Thilo Beck at WEF Roundtable - A Roadmap to Sustainable Health and Better Well-being in the Workforce and Society

Goals House Roundtable, World Economic Forum, Davos – Thilo Beck

A Roadmap to Sustainable Health and Better Well-being in the Workforce and Society: Elaborating on Key Points.   We are living through a historical period defined by uncertainty, which is having a profound impact on our mental health. Research shows that – on average, 15% of working-age adults live with a mental health condition globally,…

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Affluent Neglect

Society expresses great concern for poor, underserved children and the increased likelihood they may lack access to health care and education, or that they may turn to drugs or crime in adulthood. Less attention is paid to children of affluent parents who have their own set of problems. Emotional neglect often goes unnoticed or unreported, which may…

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What is Dialectical Behavior Therapy?

Dialectical behavior therapy (DBT), developed by Marsha Linehan, Ph. in the 1980s, is a type of talk therapy originally designed for high-risk, suicidal people diagnosed with borderline personality disorder. Today, DBT is used to treat people struggling with a range of complex and intense emotions, including substance abuse and addiction, PTSD, bipolar disorder, eating disorders,…

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The Pandemic-Push: Why are so Many People Suddenly Buying Prescription Drugs Online?

Prescription-med sales skyrocket due to the pandemic, but when does use become abuse? Paracelsus Recovery’s experts weigh in. More and more people are illegally purchasing prescription medication such as anxiety or sleeping pills online as the pandemic takes its toll on our wellbeing. The pandemic has left a mental health crisis in its wake. Rates…

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Carl Hart: “Why We Cannot Win the War on Drugs”

Carl Hart, a professor and neuroscientist at New York's Columbia University, has dedicated his career to researching complex interactions between neurobiology, environmental factors and drug abuse. Prof. Hart's findings are surprising and shed new light on the dismal failure of society's "war on drugs."

He states that current cultural beliefs about drug use are largely dangerous myths that have a huge impact on society. The myths, he says, are used as tools to turn marginalized people into scapegoats - predominantly people who reside in poor, black neighborhoods in the USA. Crime and poverty are born from not drugs, but selective drug laws, ignorance and systematic dismissal of scientific evidence.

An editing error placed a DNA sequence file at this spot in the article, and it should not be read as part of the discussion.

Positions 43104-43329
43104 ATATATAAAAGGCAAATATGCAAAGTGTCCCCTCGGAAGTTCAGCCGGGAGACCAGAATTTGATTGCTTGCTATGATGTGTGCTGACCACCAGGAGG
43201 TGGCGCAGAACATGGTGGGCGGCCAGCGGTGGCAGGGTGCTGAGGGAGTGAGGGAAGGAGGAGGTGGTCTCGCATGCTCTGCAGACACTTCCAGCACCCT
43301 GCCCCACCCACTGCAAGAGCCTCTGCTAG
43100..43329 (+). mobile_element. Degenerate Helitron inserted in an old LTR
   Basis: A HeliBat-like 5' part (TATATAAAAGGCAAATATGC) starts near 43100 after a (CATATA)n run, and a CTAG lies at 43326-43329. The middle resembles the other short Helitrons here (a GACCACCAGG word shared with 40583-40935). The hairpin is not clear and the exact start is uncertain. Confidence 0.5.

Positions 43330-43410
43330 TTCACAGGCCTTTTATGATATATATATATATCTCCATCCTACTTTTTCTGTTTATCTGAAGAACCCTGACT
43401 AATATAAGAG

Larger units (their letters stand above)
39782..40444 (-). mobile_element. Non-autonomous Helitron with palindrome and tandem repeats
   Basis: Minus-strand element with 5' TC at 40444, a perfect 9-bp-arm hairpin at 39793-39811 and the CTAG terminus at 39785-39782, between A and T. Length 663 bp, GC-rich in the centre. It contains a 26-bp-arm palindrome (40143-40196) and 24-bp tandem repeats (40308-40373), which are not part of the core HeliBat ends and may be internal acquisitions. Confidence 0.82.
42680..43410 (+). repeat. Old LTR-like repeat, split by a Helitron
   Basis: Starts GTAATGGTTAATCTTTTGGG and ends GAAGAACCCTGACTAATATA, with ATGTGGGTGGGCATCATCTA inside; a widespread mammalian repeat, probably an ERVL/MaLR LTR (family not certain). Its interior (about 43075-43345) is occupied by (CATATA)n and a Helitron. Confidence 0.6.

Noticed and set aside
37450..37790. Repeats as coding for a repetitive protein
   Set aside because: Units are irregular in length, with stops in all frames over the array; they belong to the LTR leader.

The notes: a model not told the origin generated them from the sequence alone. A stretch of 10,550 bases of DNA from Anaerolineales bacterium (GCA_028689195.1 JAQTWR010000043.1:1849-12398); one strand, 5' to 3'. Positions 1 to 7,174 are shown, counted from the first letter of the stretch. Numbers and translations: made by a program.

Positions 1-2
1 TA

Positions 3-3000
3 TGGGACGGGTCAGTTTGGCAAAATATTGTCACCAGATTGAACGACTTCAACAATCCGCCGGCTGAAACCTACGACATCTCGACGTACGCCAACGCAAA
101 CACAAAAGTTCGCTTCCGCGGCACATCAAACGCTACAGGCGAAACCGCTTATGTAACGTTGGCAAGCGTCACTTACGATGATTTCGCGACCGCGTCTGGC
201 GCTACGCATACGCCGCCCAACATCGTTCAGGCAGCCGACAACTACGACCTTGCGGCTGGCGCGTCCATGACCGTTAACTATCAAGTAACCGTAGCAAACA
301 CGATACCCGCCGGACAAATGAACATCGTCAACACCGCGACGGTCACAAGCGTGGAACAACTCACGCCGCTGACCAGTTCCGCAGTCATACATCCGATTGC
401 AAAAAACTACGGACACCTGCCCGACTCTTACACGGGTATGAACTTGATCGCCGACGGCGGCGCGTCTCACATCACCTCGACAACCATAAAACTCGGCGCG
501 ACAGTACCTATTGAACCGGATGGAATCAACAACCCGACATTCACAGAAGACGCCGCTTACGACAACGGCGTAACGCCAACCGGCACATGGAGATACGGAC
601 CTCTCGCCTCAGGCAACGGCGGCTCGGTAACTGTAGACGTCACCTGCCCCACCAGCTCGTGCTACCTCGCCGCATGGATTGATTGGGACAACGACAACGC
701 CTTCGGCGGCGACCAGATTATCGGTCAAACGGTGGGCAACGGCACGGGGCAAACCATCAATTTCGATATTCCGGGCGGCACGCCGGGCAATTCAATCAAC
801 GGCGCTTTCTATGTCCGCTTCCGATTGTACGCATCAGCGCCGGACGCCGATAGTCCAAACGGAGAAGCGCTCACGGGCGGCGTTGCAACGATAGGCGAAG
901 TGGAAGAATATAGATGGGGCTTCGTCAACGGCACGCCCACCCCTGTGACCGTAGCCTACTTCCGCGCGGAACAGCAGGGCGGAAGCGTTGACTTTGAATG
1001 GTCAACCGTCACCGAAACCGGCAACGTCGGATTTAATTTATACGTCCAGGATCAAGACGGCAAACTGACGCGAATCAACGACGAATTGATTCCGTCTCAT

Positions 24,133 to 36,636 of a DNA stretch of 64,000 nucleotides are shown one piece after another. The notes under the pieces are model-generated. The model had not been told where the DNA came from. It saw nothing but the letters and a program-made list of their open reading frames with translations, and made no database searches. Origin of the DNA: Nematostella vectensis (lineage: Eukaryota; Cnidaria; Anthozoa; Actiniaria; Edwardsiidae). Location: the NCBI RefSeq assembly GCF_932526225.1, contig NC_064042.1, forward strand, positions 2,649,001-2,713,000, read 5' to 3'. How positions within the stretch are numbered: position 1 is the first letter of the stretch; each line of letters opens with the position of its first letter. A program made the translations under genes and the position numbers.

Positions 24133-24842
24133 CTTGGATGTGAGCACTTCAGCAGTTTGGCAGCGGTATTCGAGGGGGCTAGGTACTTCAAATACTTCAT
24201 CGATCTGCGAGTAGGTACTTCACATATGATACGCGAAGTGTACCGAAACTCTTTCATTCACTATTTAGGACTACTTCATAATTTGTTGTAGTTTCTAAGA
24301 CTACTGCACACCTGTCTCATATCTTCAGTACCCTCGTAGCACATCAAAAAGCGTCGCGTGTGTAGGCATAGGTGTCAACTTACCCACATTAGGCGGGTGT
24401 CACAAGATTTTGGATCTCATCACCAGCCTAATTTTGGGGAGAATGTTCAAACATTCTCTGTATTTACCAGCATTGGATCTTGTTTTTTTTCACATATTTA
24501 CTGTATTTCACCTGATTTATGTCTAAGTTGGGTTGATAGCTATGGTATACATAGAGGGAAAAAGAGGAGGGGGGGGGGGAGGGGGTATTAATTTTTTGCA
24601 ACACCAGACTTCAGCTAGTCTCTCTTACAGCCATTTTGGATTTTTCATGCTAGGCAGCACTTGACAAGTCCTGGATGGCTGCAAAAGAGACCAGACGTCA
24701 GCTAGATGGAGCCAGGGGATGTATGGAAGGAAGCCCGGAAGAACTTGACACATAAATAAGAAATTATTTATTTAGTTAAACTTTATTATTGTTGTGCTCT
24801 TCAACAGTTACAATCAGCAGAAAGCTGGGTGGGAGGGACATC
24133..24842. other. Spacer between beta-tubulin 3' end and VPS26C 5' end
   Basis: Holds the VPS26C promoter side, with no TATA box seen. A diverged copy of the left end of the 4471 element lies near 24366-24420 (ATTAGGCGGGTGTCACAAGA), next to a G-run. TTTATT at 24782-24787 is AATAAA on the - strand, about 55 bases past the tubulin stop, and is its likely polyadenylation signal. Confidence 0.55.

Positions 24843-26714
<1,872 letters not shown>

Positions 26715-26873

Prof. Hart isn't a stranger himself to both sides of the debate. He was born and raised in a poor, crime-ridden neighborhood in Miami, Florida where use of illegal drugs was prevalent. He admits that he carried a gun and engaged in petty crime, including using and selling drugs. However, he relates that his forays into the world of crime had much to do with money and status - not drugs.

This prominent neuroscientist admitted that he "bought into" the predominant view that one hit of crack cocaine leads to addiction, and that illegal drugs are the driving cause for poverty and crime in neighborhoods like his. He believed the U.S. Congress was doing a good thing when in the mid-1980s, passed drugs making trafficking crack cocaine worthy of punishment 100 times harsher than laws governing powdered cocaine.

However, as time went by and he became involved in neurobiological research, he began to view the situation much differently. He realized that crime and poverty existed long before crack cocaine was available, and he no longer believed that solving the drug problem would eradicate crime and poverty.

In fact, drugs should be decriminalized, citing statistics that 80 to 90 percent of people who use illegal drugs don’t have a problem and never become addicted. Most drug users, he says, are responsible members of society – people who have jobs and families. The idea that drug users are bound to fall into crime and debauchery is yet another myth.

“People have always used drugs, and they always will,” says Prof. Hart. “It’s naive to think that we can eradicate drugs and drug use.”

As for the tremendously uneven treatment meted out to crack cocaine users, Prof. Hart states that crack cocaine and powder cocaine have identical effects on the body, which depend solely on the route of administration.  The distorted laws explain, he says, why one-third of black men in the United States can expect to spend time in prison, compared to one in 20 white men, even though cocaine use is more prevalent in the white population.

He relates results of research conducted on both animals and people. In hundreds of experiments, he asserts, both chose alternatives over the drug about half of the time when viable alternatives were available. For example, rats opted for a sweet treat or a sexually viable mate, while humans addicted to heroin or meth often chose small amounts of cash or other rewards over drugs. Factors other than addiction cause crime and poverty, according to Prof. Hart. What then, is the solution?

He is adamant that we must tell people the truth about drugs. For example, people should be informed that use of heroin can be deadly when the drug is combined with alcohol or other sedatives, not that heroin users are sure to become addicted. Like the research subjects, people must have viable alternatives that help them rise above poverty and crime, which include economic opportunities, marketable skills, employment, education and secure social ties.

“We must be honest about drug use, and we need to keep people safe,” says Dr. Hart, “even when it makes us very uncomfortable, because we have all bought into the myths about drugs and drug use.

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